COVID-19: How many more people could die of coronavirus in UK and how will European countries fare? Here's what the data suggests

·4-min read

How many more people might die of COVID-19 in the UK?

The question, unpalatable as it is, is worth asking for a few reasons.

The first is that while the death toll from the pandemic is not mounting at anything like the rate it was in spring 2020 or last winter, it is, nonetheless, creeping higher.

The latest figures, released on Tuesday by the Office for National Statistics, showed the death toll in the UK had reached 167,646. Given that many of the worst-case scenarios early in the pandemic had talked of tens of thousands of deaths, even now this figure remains shocking.

Of course, the vast majority of those deaths happened in the first two waves - just under 57,000 in the first one, and almost 95,000 in the second - but there have been 16,163 deaths since May, despite Britain having a high level of vaccination.

Cases are rising again in much of Europe - sharply in the case of countries like Germany, the Netherlands and Austria, with the latter going back into a full lockdown as a result.

Some have warned that the UK could face another cruel winter of COVID-19 deaths and are pushing for more restrictions; the government insists it sees nothing in the data so far to push it from its "Plan A".

So the question is of more than passing importance: how many people would die if the UK really did face another wave of the virus? How does this compare to other countries around Europe?

Working out an answer is less simple than you might have thought, for not only do you need to weigh the levels of vaccination here and in other countries, you also need to look at age breakdowns and at the proportion of each country which has been infected in the past.

Happily, a group of epidemiologists at London School of Hygiene and Tropical Medicine (LSHTM) have just done that.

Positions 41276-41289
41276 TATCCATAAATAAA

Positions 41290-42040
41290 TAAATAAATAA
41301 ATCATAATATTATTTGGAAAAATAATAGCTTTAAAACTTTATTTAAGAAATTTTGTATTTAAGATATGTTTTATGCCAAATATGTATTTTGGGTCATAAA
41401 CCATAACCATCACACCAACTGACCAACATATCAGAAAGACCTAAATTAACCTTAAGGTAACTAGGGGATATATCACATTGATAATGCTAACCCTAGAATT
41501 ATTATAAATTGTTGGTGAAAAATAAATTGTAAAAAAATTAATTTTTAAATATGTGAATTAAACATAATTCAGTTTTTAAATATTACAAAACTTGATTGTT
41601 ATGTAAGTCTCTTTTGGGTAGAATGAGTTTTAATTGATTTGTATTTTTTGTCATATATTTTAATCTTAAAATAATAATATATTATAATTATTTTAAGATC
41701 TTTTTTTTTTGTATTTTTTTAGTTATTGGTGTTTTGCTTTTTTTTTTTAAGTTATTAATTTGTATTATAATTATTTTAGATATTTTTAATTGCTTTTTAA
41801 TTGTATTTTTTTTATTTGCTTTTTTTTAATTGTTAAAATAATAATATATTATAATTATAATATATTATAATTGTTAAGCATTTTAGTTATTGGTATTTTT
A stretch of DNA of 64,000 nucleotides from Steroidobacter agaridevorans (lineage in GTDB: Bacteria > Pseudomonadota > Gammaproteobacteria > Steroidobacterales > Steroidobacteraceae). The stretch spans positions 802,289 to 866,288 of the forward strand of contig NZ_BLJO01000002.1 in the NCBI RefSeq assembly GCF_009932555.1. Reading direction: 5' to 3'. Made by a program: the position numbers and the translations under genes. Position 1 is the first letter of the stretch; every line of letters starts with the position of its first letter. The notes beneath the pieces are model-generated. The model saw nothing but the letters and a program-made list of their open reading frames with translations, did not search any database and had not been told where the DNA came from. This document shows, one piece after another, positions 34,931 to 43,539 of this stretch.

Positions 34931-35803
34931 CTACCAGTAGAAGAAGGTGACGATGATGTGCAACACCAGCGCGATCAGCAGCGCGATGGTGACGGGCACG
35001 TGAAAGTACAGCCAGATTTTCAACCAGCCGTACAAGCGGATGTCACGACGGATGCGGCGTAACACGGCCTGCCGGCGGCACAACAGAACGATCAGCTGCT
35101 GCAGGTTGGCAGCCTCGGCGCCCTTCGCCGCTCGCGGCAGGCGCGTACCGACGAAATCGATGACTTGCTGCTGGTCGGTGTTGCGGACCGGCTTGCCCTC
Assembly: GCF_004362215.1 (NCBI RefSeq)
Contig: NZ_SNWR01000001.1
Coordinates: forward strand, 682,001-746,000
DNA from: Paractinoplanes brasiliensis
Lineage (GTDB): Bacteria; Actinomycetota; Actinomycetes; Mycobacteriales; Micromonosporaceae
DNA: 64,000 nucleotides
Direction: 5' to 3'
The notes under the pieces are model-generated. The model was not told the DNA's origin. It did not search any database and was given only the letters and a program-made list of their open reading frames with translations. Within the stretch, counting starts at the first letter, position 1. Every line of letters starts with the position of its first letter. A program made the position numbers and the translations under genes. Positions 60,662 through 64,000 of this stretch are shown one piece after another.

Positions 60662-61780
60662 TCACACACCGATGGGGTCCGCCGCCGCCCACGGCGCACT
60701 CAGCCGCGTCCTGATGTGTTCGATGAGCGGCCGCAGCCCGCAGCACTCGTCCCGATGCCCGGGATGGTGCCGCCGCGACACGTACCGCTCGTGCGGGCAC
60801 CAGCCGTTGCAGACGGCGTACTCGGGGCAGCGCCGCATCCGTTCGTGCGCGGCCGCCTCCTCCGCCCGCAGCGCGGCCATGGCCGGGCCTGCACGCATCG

Their modelling is an illustration of the number of people who might be hospitalised or die if the country were to be wholly infected with COVID at this point.

There are many provisos: it doesn't ponder the efficacy or waning of different vaccines; it doesn't adjust for the risk of new variants of the disease. It is an illustration of what could happen if everyone in the population were exposed to COVID right now - not a prediction of what is going to happen.

Even so, the findings from the LSHTM study are strikingly encouraging, for the UK at least.

It found that there could be 10,479 more deaths in England.

Consider: this is less than the 12,540 that have died since May, and infinitesimally smaller than any of the previous waves of deaths.

Their model looked at England rather than the UK because of the availability of data, but it's likely that the rest of the UK would see broadly similar results.

Population-adjust the figures, and compare them to the rest of the Europe, and the news is similarly reassuring.

The level of "maximum remaining COVID-19 deaths" in England is, at 19 per 100,000 of the population, the lowest in Europe.

It's a similar picture for hospitalisations: according to the LSHTM modelling England would face fewer hospitalisations than other European countries even if the virus in its current form were to infect everyone in the country.

What's particularly striking is how much higher many other European countries are on this metric: Germany faces potential deaths of 137 per 100,000; the Netherlands 92 per 100k, Austria 60 per 100k.

The numbers imply that the threat of mortality in many of these countries, which are now facing steep rises in infections, is considerably greater than in England. In some countries the risk is higher still: in Greece the potential deaths are 151 per 100,000 and in Romania it's 356 per 100,000.

Why these stark differences?

In large part the answer is precisely what you'd expect: Britain has higher levels of vaccinations, especially among the elderly, than countries like Germany, Austria or Romania. It has slightly higher levels of natural antibodies from previous infection as well.

This modelling is an illustration, not a prediction - and comes with plenty of provisos.

The fact that it suggests such a low level of potential deaths has to be set against the very high number of deaths in the UK during the previous waves of the pandemic.

But still: if it is to be believed, it's quite plausible that even a sharp rise in COVID cases could be absorbed in the UK without anything like the mortality levels of previous waves; nothing like it.

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